Why Do Dogs Shed When Stressed or Nervous?

Adrienne Farricelli

Dogs shed when stressed for similar reasons as it happens in humans: it's a natural response of the body. What are dogs stressed about though? While dogs don't go through divorces or need to balance their checkbooks, their lives can be stressful too and visits to the veterinarian are notorious for causing a bout of hair loss in the examination room. To better understand why dogs shed when nervous it therefore helps taking a closer insight into how the dog's body works and the role of the nervous system.

A Lesson in Anatomy

The skin is the largest organ of the body and its primary role is to protect the body from dangerous microbes and the elements including UV lights, extreme temperatures, chemicals and various forms of mechanical trauma which can take place when Rover is romping through the woods, engaging in boisterous play with other pals at the park, or getting punctured by pesky bugs.

A dog's skin is also known for housing an abundance of hair follicles which provide most dogs with a thick coat of fur. Unlike humans, who have single follicles, which means one hair shaft sprouts from one single pore, dogs are blessed with compound hair follicles, meaning that each pore contains a central stiff hair surrounded by as many as 20 finer secondary hairs. 

All in all, the fine, secondary hairs make up the dog's undercoat, while the stiff central hairs make up the dog's top, guard coat. Variations in size and quantity of the central stiff hairs along with the finer secondary hairs sprouting from compound follicles is ultimately what determine the type of coats dogs end up having, explains Linda P. Case, in the book: "The Dog: Its Behavior, Nutrition, and Health."

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Dog hairs come in a variety of lengths and textures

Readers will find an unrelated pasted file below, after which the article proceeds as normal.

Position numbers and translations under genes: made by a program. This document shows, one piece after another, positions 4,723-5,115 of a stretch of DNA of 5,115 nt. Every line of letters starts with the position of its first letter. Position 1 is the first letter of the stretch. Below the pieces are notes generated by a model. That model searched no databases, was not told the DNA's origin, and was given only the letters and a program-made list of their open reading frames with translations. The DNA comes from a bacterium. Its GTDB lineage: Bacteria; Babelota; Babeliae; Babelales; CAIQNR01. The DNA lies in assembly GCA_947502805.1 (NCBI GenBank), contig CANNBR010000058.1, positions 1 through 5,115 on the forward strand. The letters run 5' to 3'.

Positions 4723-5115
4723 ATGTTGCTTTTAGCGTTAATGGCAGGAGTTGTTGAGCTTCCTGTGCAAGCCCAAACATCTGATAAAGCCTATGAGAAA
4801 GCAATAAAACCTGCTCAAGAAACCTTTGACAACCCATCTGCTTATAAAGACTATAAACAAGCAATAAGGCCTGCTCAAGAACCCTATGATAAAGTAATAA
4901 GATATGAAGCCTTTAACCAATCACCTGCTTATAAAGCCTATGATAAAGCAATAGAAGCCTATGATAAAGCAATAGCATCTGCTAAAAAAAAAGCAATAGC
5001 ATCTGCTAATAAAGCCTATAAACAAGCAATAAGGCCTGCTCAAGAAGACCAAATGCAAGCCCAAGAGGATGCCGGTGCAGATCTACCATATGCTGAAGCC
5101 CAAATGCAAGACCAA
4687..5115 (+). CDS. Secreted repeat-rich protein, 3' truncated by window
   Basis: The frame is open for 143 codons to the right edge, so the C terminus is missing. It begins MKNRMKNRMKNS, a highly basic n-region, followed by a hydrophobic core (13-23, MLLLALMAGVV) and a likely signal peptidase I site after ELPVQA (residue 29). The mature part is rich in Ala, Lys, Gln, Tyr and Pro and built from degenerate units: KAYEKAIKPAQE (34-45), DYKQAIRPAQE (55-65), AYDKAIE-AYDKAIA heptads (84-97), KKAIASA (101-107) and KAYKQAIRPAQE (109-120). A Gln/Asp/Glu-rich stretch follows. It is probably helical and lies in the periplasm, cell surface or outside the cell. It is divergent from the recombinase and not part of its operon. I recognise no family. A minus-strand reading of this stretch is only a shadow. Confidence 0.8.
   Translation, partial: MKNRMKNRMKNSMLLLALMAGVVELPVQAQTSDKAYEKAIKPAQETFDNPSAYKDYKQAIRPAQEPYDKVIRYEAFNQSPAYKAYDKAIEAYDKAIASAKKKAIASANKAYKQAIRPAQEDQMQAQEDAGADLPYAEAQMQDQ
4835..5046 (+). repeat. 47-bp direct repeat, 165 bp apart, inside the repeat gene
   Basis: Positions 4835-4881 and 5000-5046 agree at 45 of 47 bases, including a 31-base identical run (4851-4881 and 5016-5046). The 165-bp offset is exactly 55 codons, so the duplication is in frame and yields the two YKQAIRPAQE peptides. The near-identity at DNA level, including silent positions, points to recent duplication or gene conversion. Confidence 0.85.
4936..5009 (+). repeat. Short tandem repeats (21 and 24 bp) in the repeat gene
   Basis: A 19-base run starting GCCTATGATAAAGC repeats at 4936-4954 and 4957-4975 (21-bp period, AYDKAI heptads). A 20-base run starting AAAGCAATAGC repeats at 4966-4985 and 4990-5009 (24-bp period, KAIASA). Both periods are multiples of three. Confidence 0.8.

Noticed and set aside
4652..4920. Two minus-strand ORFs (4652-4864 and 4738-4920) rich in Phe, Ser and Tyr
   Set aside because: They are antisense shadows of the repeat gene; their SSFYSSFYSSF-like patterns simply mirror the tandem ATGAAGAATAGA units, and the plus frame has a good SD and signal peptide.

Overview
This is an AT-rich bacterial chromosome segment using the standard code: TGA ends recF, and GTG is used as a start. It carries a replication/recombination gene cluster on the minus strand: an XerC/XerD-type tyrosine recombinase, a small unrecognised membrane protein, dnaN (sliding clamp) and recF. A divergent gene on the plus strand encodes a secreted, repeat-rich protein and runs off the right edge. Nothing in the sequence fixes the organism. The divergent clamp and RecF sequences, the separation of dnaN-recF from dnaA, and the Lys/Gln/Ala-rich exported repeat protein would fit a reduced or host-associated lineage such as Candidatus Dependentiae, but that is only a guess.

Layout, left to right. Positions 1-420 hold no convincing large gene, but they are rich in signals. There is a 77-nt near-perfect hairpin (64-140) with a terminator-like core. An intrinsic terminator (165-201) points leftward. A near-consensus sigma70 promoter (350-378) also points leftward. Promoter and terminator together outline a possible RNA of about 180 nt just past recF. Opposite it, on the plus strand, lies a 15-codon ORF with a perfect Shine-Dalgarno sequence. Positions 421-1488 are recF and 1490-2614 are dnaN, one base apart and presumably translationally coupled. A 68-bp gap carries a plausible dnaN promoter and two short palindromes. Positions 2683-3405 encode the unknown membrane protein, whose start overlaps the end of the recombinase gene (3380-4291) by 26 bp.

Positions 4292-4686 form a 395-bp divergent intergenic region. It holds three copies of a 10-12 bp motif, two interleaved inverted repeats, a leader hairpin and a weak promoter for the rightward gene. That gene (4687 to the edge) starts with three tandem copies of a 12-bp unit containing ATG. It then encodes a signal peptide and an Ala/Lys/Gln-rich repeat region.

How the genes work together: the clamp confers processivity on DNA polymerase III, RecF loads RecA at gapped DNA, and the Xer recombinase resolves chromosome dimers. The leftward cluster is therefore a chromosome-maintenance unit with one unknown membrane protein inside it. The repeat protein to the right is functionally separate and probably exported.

Stages of Hair Growth in Dogs 

In order to better understand why dogs shed when stressed or nervous, it helps to take a glimpse into the stages of hair growth in dogs. 

 Just as it happens in people, a dog's hairs tends to grow in stages. More specifically, there are four stages of hair growth in dogs. 

The anagen stage takes place when your dog's fur is actively growing. The catagen stage signals the end of the active growth stage, meaning that each hair has reached its genetically determined length. The telogen stage is the resting, dormant stage of the hair cycle, and finally there's the exogen stage which takes place when a dog starts actively shedding. 

Interestingly, a dog's coat moves rather rapidly to the dying and falling off stage to give place to new growth, which means that they are shedding quite often-to their owner's surprise. 

On top of dogs shedding profusely in the early spring and early fall when they "blow their coats" to give space to their cold-weather coats and hot-weather coats, dogs also tend to shed in response to changes in temperature or amount of sunlight making shedding an almost year-round ordeal. 

Generally, unless you notice obvious hair loss leading to bald spots, what you are likely witnessing is the natural replacement of your dog's hair coat, however, in the case of acute or chronic stress, this can play a number on Fido's shedding too.